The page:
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You are browsing the Symfony 4.4 documentation, which changes significantly from Symfony 3.x. If your app doesn't use Symfony 4.4 yet, browse the Symfony 3.4 documentation.

Installing & Setting up the Symfony Framework

Installing & Setting up the Symfony Framework

Screencast

Do you prefer video tutorials? Check out the Stellar Development with Symfony screencast series.

Technical Requirements

Before creating your first Symfony application you must:

  • Install PHP 7.1 or higher and these PHP extensions (which are installed and enabled by default in most PHP 7 installations): Ctype, iconv, JSON, PCRE, Session, SimpleXML, and Tokenizer;
  • Install Composer, which is used to install PHP packages;
  • Install Symfony, which creates in your computer a binary called symfony that provides all the tools you need to develop your application locally.

The symfony binary provides a tool to check if your computer meets these requirements. Open your console terminal and run this command:

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$ symfony check:requirements

Creating Symfony Applications

Open your console terminal and run any of these commands to create a new Symfony application:

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# run this if you are building a traditional web application
$ symfony new --full my_project_name

# run this if you are building a microservice, console application or API
$ symfony new my_project_name

The only difference between these two commands is the number of packages installed by default. The --full option installs all the packages that you usually need to build web applications, so the installation size will be bigger.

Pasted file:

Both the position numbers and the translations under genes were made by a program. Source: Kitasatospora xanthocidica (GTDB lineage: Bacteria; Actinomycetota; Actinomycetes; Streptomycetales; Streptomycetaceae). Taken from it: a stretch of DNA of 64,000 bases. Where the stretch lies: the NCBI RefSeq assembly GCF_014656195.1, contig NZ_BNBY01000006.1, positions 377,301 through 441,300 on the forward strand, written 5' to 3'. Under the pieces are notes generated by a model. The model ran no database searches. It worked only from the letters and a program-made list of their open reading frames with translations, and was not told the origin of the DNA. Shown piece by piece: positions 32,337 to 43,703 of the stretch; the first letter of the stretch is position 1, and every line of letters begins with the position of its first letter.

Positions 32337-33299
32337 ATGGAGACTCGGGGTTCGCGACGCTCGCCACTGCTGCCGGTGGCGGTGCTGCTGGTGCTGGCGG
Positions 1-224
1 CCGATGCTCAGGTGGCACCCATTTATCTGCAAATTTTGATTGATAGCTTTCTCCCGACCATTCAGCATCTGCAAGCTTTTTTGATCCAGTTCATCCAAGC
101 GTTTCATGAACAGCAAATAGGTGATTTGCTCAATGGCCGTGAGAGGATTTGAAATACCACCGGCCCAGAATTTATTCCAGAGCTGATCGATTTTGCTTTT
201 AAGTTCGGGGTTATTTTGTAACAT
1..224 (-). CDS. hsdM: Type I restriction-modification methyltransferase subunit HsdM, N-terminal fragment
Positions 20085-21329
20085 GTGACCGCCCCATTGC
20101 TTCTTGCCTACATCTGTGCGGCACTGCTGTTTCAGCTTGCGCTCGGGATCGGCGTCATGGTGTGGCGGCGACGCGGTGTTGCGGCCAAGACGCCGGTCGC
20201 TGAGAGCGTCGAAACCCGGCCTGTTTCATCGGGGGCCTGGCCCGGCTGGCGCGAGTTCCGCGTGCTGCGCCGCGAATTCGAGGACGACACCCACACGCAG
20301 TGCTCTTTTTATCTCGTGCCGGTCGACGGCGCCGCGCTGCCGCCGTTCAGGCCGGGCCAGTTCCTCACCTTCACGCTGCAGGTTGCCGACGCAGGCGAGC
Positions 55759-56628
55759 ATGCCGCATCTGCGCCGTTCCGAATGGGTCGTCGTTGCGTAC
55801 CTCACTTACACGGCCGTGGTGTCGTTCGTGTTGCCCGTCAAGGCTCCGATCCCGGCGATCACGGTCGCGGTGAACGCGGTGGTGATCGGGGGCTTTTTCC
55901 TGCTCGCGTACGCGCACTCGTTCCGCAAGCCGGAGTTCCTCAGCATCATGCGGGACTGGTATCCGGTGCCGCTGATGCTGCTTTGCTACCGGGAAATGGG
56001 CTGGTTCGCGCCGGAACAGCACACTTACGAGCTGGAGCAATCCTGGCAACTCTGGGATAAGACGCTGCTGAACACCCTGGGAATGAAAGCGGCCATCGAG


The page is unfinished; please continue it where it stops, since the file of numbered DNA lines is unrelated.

If you can't or don't want to install Symfony for any reason, run these commands to create the new Symfony application using Composer:

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# run this if you are building a traditional web application
$ composer create-project symfony/website-skeleton my_project_name

# run this if you are building a microservice, console application or API
$ composer create-project symfony/skeleton my_project_name

No matter which command you run to create the Symfony application. All of them will create a new my_project_name/ directory, download some dependencies into it and even generate the basic directories and files you'll need to get started. In other words, your new application is ready!

Note

The project's cache and logs directory (by default, <project>/var/cache/ and <project>/var/log/) must be writable by the web server. If you have any issue, read how to set up permissions for Symfony applications.

Running Symfony Applications

On production, you should use a web server like Nginx or Apache (see configuring a web server to run Symfony). But for development, it's more convenient to use the local web server provided by Symfony.

This local server provides support for HTTP/2, TLS/SSL, automatic generation of security certificates and many other features. It works with any PHP application, not only Symfony projects, so it's a very useful development tool.

Open your console terminal, move into your new project directory and start the local web server as follows:

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$ cd my-project/
$ symfony server:start

Open your browser and navigate to http://localhost:8000/. If everything is working, you'll see a welcome page. Later, when you are finished working, stop the server by pressing Ctrl+C from your terminal.

Setting up an Existing Symfony Project

In addition to creating new Symfony projects, you will also work on projects already created by other developers. In that case, you only need to get the project code and install the dependencies with Composer. Assuming your team uses Git, setup your project with the following commands:

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# clone the project to download its contents
$ cd projects/
$ git clone ...

# make Composer install the project's dependencies into vendor/
$ cd my-project/
$ composer install

You'll probably also need to customize your .env file and do a few other project-specific tasks (e.g. creating a database). When working on a existing Symfony application for the first time, it may be useful to run this command which displays information about the project: